The above has become almost a standing headline since the beginning of this year, and it is again with sincere sorrow that we have to record the sad death by drowning of Mr. R. RIPPON, son of C. RIPPON Esq. J.P., of Sidbury. We have been enabled to gather the following details, which may be regarded as correct:- On Saturday morning last the deceased, with some of his nephews, went to bathe in a large dam near Mr. John RIPPON’s residence. When in the deepest part he was seen to suddenly sink and not rise again. The other bathers promptly called for assistance. Mr. John RIPPON and several servants being at work in a field close by, they were soon on the scene. One of the natives, as soon as he recovered breath after the run from the field, dived down and felt the body, but somehow he could not raise it. The outlet pipes were promptly opened and the water run off, repeated efforts being still made to recover the body, but without success, for two more hours; the water had by that time run down to ten feet depth, when the boy who first touched the body succeeded in raising and bringing it ashore. It is thought that deceased was taken with a fit or severe cramp. Great and universal sympathy is felt for the family in this sad visitation, large numbers attending the funeral, which took place at Sidbury on Saturday afternoon, the Rev. Mr. PARKHURST of Grahamstown officiating.
A couple of weeks ago a native lad was killed by the upsetting of a Scotch cart at the Debeza on the Alexandria Road. The oxen ran out of the road, and the leader was asleep on the cart – consequences natural.

[Transcriber's note: "Ral" RIPPON was actually Edward RIPPON - see his grave marker here.]

Saturday 20 February 1892

At Johannesburg on Tuesday night Mr. Henry ADAMS, a prominent citizen, and holding posts of Secretary to the Water Works and Albert Mine Companies and Secretary to the Savings Bank, blew his brains out. His body was found on the outskirts of the town. The deceased was at one time English clergyman at Barberton. No cause is attributed for the rash act. He leaves a widow and five children.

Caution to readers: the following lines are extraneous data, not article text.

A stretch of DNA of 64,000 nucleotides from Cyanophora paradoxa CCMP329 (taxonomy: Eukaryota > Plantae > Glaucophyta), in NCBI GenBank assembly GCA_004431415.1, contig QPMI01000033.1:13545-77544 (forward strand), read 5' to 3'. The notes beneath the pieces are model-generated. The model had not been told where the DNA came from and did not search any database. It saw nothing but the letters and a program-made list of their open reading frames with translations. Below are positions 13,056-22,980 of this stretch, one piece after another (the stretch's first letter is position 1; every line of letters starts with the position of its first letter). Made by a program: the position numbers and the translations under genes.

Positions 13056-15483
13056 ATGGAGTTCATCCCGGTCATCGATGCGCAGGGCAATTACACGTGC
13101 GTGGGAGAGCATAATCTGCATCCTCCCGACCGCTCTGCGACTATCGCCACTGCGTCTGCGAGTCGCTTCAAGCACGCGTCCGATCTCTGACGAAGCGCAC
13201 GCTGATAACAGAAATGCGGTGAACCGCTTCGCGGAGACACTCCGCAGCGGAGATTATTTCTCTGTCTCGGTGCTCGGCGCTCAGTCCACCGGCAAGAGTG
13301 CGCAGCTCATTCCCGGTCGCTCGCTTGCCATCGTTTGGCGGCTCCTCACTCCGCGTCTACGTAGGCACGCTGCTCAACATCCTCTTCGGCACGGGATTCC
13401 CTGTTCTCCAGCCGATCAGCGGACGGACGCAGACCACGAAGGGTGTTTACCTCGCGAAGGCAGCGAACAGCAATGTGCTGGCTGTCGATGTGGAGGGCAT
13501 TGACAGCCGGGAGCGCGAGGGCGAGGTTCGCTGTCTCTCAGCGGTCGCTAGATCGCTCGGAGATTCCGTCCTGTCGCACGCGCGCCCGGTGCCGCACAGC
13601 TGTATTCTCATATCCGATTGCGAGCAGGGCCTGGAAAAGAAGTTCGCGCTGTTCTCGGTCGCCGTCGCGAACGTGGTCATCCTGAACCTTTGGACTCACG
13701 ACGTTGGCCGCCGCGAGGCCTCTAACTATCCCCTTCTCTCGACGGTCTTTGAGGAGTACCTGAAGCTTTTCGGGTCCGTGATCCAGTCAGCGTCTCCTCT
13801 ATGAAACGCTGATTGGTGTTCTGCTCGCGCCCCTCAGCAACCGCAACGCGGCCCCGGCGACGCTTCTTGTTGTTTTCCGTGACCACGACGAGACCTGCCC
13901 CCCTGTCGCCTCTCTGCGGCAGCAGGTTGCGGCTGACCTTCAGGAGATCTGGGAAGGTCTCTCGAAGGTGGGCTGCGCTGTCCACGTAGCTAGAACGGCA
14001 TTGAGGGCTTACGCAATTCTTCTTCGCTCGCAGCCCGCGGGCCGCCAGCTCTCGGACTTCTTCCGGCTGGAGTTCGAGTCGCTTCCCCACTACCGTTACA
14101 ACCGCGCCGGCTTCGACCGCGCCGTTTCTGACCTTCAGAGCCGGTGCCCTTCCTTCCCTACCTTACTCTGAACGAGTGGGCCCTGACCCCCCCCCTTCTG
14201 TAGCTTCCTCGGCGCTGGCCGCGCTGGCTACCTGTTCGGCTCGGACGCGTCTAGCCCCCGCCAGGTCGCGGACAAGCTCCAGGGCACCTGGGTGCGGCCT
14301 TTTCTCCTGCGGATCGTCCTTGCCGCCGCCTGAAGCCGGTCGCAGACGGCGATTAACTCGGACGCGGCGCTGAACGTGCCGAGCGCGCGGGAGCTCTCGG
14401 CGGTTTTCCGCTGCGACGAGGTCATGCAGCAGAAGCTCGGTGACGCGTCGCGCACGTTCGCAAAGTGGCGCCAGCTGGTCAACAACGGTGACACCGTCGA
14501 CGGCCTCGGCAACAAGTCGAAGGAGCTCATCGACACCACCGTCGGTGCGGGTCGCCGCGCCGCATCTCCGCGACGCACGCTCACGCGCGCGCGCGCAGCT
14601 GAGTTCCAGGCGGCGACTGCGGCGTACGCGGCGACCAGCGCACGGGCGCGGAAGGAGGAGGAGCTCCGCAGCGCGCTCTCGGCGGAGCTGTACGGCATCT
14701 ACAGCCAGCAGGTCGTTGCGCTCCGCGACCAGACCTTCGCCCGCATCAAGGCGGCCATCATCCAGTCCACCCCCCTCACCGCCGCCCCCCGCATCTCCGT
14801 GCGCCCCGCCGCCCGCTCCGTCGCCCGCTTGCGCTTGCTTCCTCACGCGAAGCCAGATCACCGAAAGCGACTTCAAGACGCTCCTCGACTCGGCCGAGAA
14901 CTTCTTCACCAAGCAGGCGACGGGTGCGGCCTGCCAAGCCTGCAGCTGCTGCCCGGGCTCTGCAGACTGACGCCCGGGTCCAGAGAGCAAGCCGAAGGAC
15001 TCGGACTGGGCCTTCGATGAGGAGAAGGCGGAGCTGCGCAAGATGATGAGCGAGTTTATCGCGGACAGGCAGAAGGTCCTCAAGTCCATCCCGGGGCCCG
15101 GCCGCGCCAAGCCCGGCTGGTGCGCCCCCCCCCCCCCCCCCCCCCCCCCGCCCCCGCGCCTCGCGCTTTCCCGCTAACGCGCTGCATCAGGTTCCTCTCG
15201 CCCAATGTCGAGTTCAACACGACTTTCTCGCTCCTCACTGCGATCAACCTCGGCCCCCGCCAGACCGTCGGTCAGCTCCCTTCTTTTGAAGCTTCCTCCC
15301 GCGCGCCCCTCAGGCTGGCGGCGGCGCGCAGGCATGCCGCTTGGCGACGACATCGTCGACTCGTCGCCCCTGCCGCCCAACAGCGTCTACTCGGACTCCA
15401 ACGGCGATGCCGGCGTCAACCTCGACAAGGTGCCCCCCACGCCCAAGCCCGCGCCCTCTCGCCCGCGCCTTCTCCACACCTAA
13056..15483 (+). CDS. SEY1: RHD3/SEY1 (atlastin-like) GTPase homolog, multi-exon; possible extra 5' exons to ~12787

PASSED AWAY on the 19th February 1892, at his residence, Settlers’ Hill, Grahamstown, Rupert Augustus WEARE, aged 61 years and 10 months.
The Funeral of the late Mr. WEARE will leave his late residence, Market-street, tomorrow (Sunday) afternoon at 4 o’clock. Friends respectfully invited to attend.

Tuesday 23 February 1892

Amongst all the excitement and bustle of the arrival of the English Cricketers, Mr. W. PARKIN, one of Grahamstown’s cricket veterans, passed peacefully away at the Hospital. He was at one time our mainstay as far as the noble game was concerned, and was esteemed by everyone for his many sterling qualities. We tender our sincere sympathy to the bereaved family.
Mr. R.A. WEARE’s death removes another of our old residents. The sad event occurred on Thursday at his residence on Settler’s Hill, and will be widely mourned. The deceased gentleman had suffered long from one of the most painful of diseases, and had borne his affliction with exemplary patience. The bereaved family have our deepest sympathy.

Thursday 25 February 1892

BIRTH at Barkly West on the 22nd February 1892, the wife of W.T.T. BROWN of a son.

DIED at her residence, Standerwig, District of Bathurst, on the 19th February 1892, Selina CAMPBELL, aged 83 years. She came to this Colony with the British Settlers, 1820.
These, these are they who in the conflict dire
Boldly have stood amid the hottest fire;
Jesus now says: “Come up higher”;
“Washed in the blood of the Lamb.”
Safe, safe upon the ever shining shore,
Sin, pain, and death, and sorrow, all are o’er;
Happy now and evermore,
“Washed in the blood of the Lamb.”

We deeply regret to hear of the death of Mr. Pringle IRVINE, heir to the property of the late Mr. John J. IRVINE, and the hope of the family. There will be the widest and most sincere sympathy with the IRVINES on the heavy sorrow into which they are thrown by their young relative’s decease, as he was (the Watchman understands) within a few months of reaching his majority.

Saturday 27 February 1892

At Kimberley, Mr. Frank WILLIAMS, an old campaigner who served under Sir Charles WARREN, and was for some time paymaster of the Victoria Rifles, has lately died.

By the mail on Saturday (the Watchman says) Mrs. GORDON received a letter from a niece of the late Archdeacon KITTON, conveying the sad tidings of the death of the Archdeacon’s two aged blind sisters after only a few days’ illness – one aged 80, and the other 79 – one on the 16th and the other on the 20th January, and both were buried on the same day. It will be remembered that another sister of the Archdeacon’s, aged 70, died last June, a few days before her brother. Thus within the short space of seven months the last four of that generation of the family have been taken to their rest.